Image: The Notebook.
Despite all their good intentions, the people we seek relationship advice from aren’t necessarily going to deliver it in a neutral, objective or professionally-trained way. Furthermore, many of the popular ‘pearls of wisdom’ that get thrown around could actually cause more harm than help.
Here, relationships experts share the seven pieces of advice that aren’t as helpful as they sound.
1. “Treat your partner the way you want to be treated.”
Although this is usually said with the best of intentions, it’s actually not an overly helpful guiding principle for interacting with your partner.
“In relationships this is a big no-no. We should not treat our partner the way we want to be treated, but the way they want to be treated,” explains Désirée Spierings, relationship counsellor and Director of Sexual Health Australia.
“If you treat your partner the way he or she wants to be treated, and both of you do this, you will both be happy.”
2. “‘The One’ should be everything to you.”
Nobody can be everything all at the same time. So why is there a lingering belief that one magical person can be your lover, your best friend, your closest confidante, your rock and your own personal psychologist/life coach/financial adviser/pest control personnel?
“It is OK for your partner to have flaws, too, and for you to have flaws. Remember, those who don’t love the worst of you don’t deserve to love the best of you,” Spierings says.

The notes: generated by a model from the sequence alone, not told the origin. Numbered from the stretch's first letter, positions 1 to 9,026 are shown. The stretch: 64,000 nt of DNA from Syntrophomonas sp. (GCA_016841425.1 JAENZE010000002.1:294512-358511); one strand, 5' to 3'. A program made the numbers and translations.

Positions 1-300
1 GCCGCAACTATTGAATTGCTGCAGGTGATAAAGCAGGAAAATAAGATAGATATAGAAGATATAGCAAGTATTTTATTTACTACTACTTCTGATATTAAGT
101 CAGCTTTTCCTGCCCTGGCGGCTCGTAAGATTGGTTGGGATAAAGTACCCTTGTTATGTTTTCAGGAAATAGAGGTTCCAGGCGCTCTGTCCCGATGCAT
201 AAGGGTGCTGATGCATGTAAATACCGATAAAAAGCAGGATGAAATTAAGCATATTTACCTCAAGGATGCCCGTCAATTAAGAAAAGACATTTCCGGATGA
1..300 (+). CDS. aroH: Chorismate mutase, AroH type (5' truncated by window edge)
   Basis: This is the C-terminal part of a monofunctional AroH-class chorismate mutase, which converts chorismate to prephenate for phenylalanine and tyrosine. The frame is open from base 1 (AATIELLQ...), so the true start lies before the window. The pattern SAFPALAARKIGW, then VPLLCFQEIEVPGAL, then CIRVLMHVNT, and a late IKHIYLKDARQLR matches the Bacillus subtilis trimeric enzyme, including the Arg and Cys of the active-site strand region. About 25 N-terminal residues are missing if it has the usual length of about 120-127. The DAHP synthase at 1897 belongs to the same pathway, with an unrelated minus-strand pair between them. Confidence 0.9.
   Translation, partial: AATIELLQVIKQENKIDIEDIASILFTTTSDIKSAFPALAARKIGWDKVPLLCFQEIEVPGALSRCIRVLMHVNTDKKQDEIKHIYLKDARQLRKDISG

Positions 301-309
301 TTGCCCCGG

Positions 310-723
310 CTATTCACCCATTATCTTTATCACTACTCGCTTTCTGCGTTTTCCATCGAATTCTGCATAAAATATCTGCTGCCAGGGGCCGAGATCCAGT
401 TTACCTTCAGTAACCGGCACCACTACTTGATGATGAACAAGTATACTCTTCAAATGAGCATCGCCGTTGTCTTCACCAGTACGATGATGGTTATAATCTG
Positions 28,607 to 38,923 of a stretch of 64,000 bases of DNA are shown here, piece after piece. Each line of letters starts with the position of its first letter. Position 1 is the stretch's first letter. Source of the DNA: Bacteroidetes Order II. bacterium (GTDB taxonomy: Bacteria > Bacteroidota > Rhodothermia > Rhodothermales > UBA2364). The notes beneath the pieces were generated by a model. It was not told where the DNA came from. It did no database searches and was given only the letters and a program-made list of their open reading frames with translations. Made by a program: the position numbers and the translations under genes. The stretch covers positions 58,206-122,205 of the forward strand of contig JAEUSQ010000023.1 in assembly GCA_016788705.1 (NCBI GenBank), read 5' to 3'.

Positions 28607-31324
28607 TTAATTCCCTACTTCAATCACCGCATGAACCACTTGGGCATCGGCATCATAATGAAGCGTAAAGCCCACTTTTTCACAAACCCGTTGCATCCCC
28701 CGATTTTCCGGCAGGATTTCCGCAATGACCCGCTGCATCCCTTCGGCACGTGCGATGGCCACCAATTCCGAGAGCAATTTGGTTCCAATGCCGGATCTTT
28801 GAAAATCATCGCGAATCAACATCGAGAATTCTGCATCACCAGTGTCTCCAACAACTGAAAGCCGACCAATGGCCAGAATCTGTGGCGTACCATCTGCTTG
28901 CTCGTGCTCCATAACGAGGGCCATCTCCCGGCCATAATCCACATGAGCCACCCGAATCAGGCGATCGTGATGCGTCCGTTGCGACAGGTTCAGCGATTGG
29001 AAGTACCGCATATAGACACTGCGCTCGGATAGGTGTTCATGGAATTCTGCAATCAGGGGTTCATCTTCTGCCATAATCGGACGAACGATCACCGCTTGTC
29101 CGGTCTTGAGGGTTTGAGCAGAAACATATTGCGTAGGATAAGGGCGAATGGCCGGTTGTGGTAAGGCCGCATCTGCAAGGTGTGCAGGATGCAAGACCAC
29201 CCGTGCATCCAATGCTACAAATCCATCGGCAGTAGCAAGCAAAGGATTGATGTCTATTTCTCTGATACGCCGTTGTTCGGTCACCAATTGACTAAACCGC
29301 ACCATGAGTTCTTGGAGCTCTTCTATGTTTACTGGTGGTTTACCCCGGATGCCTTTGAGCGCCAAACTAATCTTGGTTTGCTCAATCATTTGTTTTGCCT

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3. “If you’re not happy, you need to leave.”
Yuliya Richard, Director and Principal Psychologist at Blue Horizon Counselling, stresses that it’s not always wise to apply a piece of general, simplistic advice to your own relationship in the hope it will fit.
For example, saying “just leave” could cause a couple to split because they think doing so will magically dissolve any unhappiness. “However, they forget to examine themselves and make a distinction between their own unhappiness or dissatisfaction that stems from a lack of personal or professional growth from the unhappiness within their relationship,” Richard explains.
This kind of advice can also be disempowering, because it doesn’t encourage people to understand the issue and find ways to work on and improve it.
“Often it is better to examine yourself and your contribution to co-created unhappiness and to seek help to solve it. Pay attention to changes in your mood, changes in circumstances, what is missing in your relationship and whether you are good friends with your partner,” she advises.